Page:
The U.S. Army Engineering and Support Center has developed a robotics equipment designed to clear vegetation in a former munitions range in Fort Bragg, North Carolina, that has potential unexploded ordnance, the Army website reported Wednesday.
The Huntsville, Ala.-based center has begun using the robots to pave the way for the construction of a $40 million aerial gunnery range in December 2016 intended to support aerial target and bombing training activities of the service branch’s attack helicopters, William Farrow writes.
“Because of the potential risks associated with UXOs in the ground, removing the trees, shrubs and woody vines from the range target areas is a daunting task,” said Bob Selfridge, robotics technical lead for the vegetation clearance program and chief geophysicist at the Huntsville center.
“Our solution is to utilize remotely operated forestry mulchers, tree shears and feller bunchers to do the job.”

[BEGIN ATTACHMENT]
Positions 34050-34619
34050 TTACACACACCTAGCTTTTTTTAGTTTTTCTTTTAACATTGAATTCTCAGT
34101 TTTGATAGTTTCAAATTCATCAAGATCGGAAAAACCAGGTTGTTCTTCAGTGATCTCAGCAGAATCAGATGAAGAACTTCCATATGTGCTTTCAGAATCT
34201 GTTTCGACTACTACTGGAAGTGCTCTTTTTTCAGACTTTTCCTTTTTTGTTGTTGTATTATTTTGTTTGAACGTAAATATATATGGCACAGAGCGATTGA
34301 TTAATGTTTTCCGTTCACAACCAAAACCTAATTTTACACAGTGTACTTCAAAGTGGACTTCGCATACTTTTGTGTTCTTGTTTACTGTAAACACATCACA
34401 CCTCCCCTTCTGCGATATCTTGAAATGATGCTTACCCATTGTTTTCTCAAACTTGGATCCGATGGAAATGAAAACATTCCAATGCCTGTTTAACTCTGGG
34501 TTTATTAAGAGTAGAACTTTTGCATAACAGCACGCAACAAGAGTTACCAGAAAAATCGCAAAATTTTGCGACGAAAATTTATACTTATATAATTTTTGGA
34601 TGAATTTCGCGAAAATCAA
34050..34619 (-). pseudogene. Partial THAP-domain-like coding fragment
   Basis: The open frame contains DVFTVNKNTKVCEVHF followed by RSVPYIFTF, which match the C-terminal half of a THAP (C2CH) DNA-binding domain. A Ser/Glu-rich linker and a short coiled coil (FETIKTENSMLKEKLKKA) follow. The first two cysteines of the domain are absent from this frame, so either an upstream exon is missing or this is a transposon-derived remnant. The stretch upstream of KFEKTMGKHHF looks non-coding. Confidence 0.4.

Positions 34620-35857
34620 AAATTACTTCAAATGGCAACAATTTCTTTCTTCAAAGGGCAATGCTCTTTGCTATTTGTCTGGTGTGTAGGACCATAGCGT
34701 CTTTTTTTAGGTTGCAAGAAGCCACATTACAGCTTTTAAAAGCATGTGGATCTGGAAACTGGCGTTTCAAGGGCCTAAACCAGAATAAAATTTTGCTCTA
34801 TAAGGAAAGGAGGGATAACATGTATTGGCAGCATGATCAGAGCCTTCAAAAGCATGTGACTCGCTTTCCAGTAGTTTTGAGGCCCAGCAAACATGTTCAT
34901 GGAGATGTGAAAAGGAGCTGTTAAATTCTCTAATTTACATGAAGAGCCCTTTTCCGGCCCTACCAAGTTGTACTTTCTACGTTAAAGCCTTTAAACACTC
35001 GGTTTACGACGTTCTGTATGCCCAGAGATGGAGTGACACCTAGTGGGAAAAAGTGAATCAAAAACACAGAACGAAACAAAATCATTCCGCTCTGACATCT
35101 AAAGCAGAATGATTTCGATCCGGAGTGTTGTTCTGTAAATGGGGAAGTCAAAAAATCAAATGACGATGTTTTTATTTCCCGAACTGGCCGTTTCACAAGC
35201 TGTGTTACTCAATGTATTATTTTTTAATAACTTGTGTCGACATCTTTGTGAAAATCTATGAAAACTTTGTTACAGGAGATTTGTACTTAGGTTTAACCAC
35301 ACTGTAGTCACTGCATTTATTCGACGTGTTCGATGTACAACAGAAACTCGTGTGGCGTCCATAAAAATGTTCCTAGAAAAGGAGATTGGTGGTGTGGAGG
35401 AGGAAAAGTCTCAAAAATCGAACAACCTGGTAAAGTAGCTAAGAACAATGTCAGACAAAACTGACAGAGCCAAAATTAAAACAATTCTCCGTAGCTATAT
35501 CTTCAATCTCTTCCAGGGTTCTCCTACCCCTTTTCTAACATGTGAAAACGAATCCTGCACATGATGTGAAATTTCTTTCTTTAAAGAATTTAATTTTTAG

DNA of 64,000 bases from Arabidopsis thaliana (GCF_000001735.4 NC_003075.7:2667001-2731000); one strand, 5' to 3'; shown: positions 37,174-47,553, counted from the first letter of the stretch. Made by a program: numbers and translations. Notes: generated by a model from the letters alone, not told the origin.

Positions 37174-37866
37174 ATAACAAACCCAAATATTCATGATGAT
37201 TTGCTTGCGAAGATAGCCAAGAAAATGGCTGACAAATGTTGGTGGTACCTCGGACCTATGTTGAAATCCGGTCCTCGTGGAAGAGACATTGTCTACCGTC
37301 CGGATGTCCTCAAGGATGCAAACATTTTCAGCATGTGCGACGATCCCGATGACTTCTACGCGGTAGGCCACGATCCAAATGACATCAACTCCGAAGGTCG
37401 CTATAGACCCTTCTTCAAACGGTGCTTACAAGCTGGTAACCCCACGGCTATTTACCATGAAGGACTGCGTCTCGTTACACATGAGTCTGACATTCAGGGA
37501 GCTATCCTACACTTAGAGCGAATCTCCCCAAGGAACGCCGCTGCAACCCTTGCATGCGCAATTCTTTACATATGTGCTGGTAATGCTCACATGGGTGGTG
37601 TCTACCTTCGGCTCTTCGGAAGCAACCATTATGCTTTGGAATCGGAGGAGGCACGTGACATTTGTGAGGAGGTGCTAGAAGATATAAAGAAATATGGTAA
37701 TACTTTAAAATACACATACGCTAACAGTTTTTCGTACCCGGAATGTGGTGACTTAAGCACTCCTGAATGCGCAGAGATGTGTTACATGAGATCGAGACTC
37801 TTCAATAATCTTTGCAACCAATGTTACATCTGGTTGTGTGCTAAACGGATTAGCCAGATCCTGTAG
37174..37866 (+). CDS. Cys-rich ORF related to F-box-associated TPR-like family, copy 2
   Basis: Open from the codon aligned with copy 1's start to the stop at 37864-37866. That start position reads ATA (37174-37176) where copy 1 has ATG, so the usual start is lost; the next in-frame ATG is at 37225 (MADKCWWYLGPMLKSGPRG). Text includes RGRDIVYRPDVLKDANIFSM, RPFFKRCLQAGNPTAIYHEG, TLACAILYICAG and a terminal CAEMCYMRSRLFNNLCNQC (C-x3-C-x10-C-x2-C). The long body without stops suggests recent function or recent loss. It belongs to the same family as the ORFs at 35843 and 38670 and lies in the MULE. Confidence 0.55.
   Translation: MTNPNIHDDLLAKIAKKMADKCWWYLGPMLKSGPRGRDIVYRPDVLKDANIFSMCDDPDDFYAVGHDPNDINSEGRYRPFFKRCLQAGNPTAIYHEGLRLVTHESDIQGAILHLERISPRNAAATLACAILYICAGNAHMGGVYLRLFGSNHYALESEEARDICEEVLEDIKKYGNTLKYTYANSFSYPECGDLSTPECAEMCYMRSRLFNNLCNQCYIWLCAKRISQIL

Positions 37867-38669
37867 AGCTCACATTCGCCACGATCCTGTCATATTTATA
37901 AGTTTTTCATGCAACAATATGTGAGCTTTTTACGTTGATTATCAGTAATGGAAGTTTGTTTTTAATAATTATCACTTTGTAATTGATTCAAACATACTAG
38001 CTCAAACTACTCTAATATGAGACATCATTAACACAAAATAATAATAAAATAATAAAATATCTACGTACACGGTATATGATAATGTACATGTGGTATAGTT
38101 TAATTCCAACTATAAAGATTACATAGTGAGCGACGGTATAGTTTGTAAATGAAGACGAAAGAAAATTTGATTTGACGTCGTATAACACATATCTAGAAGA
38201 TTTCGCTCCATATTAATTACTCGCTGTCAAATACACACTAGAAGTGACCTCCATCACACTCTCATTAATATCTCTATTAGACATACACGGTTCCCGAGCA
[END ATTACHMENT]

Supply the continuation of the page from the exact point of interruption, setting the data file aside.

The robotics machine has several mounted cameras designed to help users remotely control the vegetation removal equipment via their monitors or laptops and a wide range of tools such as mulchers, tree shearers and mowers that can be attached to the machine depending on the work to be carried out, Farrow reports.
The robotics system also has a mobile modular control tool that works to navigate the machine’s hydraulic lift boom, acceleration, steering and breaking functions and can be installed on any heavy equipment used to clear forestry vegetation.
Selfridge told the Army the center collaborates with the Environmental Chemical Corp. and its three subcontractors – QinetiQ, Applied Research Associates and Explosive Ordnance Technologies – to further develop the system.